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Friday, August 20, 2010

Daily Feed Issue #3: Speed and page structure

I'll be away until Sunday. Since I'm free at the airport, I'll advance post up some interesting sharing. Will be up whole week :D Hope it helps you in gaining the traffic you always wanted ;)

Welcome to Friday's issue of The Daily Feed. It's actually just past midnight here on Saturday the 14th. We have a policy of locking ourselves in a padded cell to avoid any mishaps on Friday the 13th, and I just got out and rushed to my desk to get this mail off to you.

Today we're going to chat about the page structure on your blog or website and how it affects load times. If you're a new subscriber (we've had over 2000 new subscriptions today) we've spent this week focusing on blog and website speed, why it's important and how to measure it.

To summarize our story thus far:
  • Google proved that speed is possibly the most important thing when it comes to user satisfaction on your site. New visitors will stay on your site and existing visitors will keep coming back.
  • The most important thing to have a fast blog or website is to minimize the number of page components (images, flash, scripts, stylesheets). Loading lots of components is a speed killer, especially for people geographically far away from your blog's web server.
  • The second most important thing is page size. Make sure all images and flash apps are small. Try to get your page size under 500K total.
  • You can very effectively measure page performance with YSlow and the developer tools in Firebug, Chrome (my favorite) and Safari.
One last comment about user satisfaction: What irritates you the most on the web? When you search for something on Google, you see a search result that you just KNOW has what you want, and you click it only to see a blank page or half a page that hangs for 10...15...30 seconds while it's waiting for something to load. It helps to think like a visitor to your own website. You'd like your site to be fast and the content to be helpful. (more about content next week)

Enough preaching, lets chat about page structure and how it affects performance...

Use external scripts and CSS

Avoid embedding CSS and Javascript in your page. When you see SCRIPT or STYLE tags in your HTML source with huge chunks of data between them, that's bad. Instead, put the scripts in external files and link to those files with a src= or href= attribute. This structure will allow your browser to cache the scripts so that it doesn't have to load them for for every page on your site.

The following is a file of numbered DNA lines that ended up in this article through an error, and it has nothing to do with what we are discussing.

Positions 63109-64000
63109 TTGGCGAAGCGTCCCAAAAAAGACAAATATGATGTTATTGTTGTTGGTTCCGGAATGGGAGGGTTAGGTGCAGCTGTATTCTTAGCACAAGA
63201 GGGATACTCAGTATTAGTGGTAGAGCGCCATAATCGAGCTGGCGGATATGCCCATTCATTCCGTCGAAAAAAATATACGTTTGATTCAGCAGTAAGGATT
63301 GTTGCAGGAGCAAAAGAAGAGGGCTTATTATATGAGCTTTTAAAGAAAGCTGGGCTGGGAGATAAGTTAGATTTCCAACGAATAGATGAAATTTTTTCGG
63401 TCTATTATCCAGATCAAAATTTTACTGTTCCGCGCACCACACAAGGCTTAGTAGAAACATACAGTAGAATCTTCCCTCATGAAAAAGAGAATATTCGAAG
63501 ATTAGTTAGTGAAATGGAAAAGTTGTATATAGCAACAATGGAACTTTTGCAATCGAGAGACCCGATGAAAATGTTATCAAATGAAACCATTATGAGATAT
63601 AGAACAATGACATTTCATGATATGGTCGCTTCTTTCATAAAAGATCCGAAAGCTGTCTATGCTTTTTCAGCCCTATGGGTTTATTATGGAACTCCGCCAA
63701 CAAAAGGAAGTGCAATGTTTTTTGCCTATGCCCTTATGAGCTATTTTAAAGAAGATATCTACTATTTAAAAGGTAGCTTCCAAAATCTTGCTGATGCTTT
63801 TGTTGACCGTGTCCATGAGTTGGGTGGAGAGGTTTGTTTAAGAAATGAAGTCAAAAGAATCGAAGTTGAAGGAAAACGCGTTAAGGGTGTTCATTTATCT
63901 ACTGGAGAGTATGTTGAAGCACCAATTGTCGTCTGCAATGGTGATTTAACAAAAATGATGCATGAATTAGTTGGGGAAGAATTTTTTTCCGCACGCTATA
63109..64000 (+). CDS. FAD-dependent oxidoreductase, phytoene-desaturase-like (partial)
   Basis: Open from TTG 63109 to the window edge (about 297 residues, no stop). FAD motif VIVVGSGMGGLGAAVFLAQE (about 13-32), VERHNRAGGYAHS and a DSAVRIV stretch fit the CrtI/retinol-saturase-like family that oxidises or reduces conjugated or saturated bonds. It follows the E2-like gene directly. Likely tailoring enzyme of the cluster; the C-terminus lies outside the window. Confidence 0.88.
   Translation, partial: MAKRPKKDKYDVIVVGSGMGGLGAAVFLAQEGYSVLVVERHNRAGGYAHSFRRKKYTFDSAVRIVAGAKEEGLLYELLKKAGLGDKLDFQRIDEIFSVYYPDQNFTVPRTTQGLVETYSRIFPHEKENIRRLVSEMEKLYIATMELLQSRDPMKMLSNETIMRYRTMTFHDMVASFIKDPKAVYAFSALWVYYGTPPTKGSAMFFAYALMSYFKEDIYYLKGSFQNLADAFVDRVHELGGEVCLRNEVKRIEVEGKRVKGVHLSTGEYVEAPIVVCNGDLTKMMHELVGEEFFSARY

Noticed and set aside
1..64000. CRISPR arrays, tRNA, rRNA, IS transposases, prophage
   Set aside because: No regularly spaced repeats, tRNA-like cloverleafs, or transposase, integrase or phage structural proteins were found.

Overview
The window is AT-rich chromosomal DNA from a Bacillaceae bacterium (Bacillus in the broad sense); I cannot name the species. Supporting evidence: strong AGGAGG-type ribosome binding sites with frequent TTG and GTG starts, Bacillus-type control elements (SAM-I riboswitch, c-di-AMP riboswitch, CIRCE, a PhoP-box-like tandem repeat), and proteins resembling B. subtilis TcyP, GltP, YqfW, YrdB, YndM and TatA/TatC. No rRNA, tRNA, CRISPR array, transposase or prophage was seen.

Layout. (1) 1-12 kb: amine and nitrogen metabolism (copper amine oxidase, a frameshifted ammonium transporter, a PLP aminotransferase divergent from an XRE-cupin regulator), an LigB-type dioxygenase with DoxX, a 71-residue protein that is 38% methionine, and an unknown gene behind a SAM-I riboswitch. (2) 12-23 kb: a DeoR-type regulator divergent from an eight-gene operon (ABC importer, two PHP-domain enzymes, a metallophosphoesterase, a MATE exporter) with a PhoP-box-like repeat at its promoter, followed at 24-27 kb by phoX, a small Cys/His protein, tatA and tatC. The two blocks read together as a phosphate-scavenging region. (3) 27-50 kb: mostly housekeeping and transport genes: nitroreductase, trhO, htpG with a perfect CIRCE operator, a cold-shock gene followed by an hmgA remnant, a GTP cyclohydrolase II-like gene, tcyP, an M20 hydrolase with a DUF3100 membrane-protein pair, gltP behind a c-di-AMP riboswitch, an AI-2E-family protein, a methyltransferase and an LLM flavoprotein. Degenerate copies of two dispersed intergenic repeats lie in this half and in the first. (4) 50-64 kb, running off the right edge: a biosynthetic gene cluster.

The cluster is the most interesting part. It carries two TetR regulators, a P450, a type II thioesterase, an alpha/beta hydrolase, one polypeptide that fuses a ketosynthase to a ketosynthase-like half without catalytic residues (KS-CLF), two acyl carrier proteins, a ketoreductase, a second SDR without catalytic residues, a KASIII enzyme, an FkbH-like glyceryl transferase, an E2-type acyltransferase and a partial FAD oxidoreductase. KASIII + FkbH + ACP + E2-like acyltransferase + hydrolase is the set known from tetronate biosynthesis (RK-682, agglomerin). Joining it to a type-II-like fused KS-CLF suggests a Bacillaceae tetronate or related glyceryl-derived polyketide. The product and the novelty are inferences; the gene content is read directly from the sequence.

Use tables sparingly

Most tables aren't displayed by a browser until the browser has loaded the closing table tag in your HTML. Small tables are OK because they load quickly but if your entire site is one big table you should do a few tests to make sure you're not preventing your page from displaying as it loads.

Put external scripts that don't display anything at the bottom of your page

If you have scripts like the private version of Feedjit Pro that doesn't display anything but lets you watch your traffic in real-time, put it at the end of your web page. That way the browser can load the page elements that the user needs to see first and then load the invisible elements on the page last.

Avoid having too much javascript executing on your page

Flash animation on your page will generally execute quickly and won't slow down page loading. But javascript animation that draws floating boxes that move, snowflakes that rain down or anything else that constantly moves will slow down your page.

Advanced tip

If you're a developer and are adding javascript to your website or building full blown javascript applications, make sure you profile (measure the speed of) your javascript execution. Chrome, IE and Safari have built in profilers but Chrome is leading the way as usual. Just open Chrome developer tools and click profile to see where your script is spending the most time executing.

That's all for today. If you'd like to suggest a subject for a future issue, email us atsupport@feedjit.com. Have a spectacular weekend and I'll see you again on Monday morning Seattle time when we'll be chatting about SEO and how to get traffic from the search engines.

Mark Maunder
Feedjit Founder & CEO

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